The earliest graphic tracings were made by Balkwill in 1866 to study mandibular movements, then improved by Hess, Gysi, and Sears around 1925. In 1929, Hall modified the method to use a central bearing screw to help equalize the pressure on the supporting structure. Phillips developed a tripoded ball bearing mounted on a jackscrew for the mandibular occlusion rim. It was called “central bearing point.”
The techniques for CR recording used in dentistry today have evolved and are the results of many improvements and modifications of old CR records techniques. Schweitzer stated that most experienced dentists may not be able to give a precise definition of this controversial position, but for the average patient, they should be able to record it.8 This is because of many various factors that influence the recording of CR, including: pain in the temporomandibular joint (TMJ) or masticatory system, protective reflexes caused by faulty occlusal contacts, emotional stress, recording media, guidance or manipulation by the clinician, and neuromuscular conditioning.7
In teaching prosthodontics and when describing any technique of CR recording, it is difficult to convince clinicians or dental students that the technique will cause the condyles to articulate with the thinnest avascular portion of their respective discs with the complex in the anterior-superior position against the slopes of the articular eminencies. In addition, it has been argued that anterior disc position is a variant of normal disc position and it has been challenged: “…not all discs displaced are associated with derangement or other joints pathosis”9 and “…50% of the condyles do not seat.”10
The authors propose, from a clinical standpoint, the use of the term retruded contact position (RCP) instead of an anatomical definition of CR or centric occlusion (CO). RCP is defined clinically as retruded, unstrained, repeatable position and where the mandibular movements start. With this definition, it is easy to select a clinical technique that meets all the requirements of such position. As is known, repeatability remains the most suitable and accepted method for evaluating a mandibular record to be used for the articulation of a dental cast, denture fabrication, and occlusal equilibration. If a mandibular record is not reproducible, then the dentist cannot evaluate treatment outcomes. Celenza said: “the precision of the position may be more important than the position itself.”11
Central Bearing Device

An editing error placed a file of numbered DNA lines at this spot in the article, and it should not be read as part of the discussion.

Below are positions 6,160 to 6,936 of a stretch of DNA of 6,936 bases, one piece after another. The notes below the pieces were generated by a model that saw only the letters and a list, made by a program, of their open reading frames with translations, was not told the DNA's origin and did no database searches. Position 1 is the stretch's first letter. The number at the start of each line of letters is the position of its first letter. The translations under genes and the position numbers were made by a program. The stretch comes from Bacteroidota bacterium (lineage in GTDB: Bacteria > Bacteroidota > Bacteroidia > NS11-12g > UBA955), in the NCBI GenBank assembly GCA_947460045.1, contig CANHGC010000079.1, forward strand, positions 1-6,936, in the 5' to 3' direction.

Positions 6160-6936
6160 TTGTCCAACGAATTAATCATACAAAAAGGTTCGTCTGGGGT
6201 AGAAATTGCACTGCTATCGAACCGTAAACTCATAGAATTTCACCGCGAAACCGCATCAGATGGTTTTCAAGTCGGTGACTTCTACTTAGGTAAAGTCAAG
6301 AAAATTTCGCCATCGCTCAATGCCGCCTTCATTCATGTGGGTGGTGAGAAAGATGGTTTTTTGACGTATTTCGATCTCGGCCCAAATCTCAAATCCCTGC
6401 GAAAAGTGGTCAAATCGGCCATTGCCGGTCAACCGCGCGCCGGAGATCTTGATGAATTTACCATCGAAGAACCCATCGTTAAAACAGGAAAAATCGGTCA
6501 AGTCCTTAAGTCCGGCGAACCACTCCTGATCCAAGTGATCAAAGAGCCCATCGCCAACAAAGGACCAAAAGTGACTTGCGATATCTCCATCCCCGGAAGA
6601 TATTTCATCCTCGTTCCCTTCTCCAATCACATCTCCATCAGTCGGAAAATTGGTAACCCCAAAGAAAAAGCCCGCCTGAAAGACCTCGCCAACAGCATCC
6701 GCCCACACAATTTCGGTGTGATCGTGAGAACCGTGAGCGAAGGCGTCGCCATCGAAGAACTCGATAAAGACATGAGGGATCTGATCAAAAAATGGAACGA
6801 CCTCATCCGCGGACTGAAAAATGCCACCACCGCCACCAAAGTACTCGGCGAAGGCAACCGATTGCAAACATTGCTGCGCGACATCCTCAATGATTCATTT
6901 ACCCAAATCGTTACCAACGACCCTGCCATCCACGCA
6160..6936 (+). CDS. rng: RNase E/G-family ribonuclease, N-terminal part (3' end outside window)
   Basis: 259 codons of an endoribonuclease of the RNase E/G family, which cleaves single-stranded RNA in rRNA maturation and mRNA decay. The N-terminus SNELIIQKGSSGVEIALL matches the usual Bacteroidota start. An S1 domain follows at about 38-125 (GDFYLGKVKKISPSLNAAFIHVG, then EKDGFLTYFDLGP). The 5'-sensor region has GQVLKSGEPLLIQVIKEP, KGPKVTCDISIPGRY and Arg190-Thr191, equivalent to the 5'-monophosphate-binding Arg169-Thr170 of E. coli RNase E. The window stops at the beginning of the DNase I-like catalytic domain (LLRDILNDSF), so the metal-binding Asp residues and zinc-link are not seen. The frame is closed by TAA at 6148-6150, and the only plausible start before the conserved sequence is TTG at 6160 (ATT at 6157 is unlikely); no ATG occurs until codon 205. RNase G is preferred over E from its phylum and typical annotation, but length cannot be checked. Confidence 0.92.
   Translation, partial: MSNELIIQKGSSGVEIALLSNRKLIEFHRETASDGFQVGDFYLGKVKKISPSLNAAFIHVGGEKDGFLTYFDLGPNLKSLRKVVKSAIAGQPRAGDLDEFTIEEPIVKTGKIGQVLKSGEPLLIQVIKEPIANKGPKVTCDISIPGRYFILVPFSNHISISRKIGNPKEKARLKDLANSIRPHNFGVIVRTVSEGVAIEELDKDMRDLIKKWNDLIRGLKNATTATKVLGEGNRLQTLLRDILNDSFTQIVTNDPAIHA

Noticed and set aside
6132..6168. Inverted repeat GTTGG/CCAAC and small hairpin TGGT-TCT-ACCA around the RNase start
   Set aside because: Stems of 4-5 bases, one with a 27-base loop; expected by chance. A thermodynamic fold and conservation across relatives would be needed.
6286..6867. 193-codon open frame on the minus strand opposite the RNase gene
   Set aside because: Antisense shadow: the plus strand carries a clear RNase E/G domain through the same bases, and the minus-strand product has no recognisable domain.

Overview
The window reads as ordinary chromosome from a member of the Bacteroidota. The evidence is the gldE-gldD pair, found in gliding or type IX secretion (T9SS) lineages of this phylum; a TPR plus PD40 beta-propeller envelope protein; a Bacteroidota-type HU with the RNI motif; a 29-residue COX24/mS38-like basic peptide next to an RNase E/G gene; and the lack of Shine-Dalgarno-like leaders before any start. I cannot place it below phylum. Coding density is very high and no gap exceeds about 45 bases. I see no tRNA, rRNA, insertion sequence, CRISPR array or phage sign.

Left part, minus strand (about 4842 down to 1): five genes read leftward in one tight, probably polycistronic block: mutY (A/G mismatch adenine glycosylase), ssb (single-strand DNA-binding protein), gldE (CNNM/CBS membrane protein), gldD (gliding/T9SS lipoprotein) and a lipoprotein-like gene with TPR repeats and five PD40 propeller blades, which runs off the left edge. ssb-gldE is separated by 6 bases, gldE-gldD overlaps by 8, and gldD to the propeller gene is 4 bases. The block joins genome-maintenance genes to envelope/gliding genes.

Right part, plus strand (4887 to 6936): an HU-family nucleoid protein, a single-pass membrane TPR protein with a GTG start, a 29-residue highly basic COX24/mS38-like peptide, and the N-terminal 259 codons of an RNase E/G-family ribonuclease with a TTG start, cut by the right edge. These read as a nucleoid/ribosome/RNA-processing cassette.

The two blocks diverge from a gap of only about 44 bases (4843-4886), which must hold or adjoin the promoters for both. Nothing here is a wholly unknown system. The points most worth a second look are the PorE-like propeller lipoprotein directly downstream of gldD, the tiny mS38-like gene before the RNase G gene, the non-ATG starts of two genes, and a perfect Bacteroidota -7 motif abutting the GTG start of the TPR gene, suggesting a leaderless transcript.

For the above reasons the authors have selected the use of Gothic arch tracings made by a central bearing device for the determination of such a mandibular jaw position. The central bearing device has a long history in dentistry. Because of the many various such devices that have been available over the years some confusion and misuse has resulted. However, with recent developments and refinements, the authors suggest that dentistry revisit this issue in light of the concept that more than one use is applicable. Use of a central bearing device during maxillo-mandibular record-making for edentulous patients has been discussed in great detail over the years. A study by Keshvad and Winstanley12 showed that of three CR methods evaluated, the bimanual manipulation method positioned the condyles in the TMJ with a more consistent repeatability than the other two methods, whereas Gothic arch was the least consistent method. However, because the complete denture record bases are movable, the present authors have found that utilizing the jaw recorder provides ease of obtaining a physiological RCP or CR. When used during complete denture therapy, it is generally believed that the central bearing device provides equalization of occlusal pressure and increases record base stability when denture-bearing mucosal resiliency is modest (Figure 2). Additionally, when the bearing plate is inked prior to placement, unguided mandibular movements through all eccentric positions will result in a Gothic arch tracing by the central bearing point on the bearing or striking plate. The apex of this tracing may then be used to identify the RCP, right and left excursions, and protrusive along the borders of the tracing (Figure 3). A thin plastic pin receiver plate single perforation or a divot prepared with a round bur into the bearing plate can be used to let the patient hold this position at the apex while registration material is being placed (Figure 4). This Gothic arch tracing method and maxillo-mandibular registration technique is considered highly reliable, even for inexperienced operators, if used at a given vertical dimension.13 In dentate or partially edentulous patients or patients with implants supporting a removable prosthesis, this method increases the reliability of the record by not allowing any tooth contact, which may deflect mandibular movements.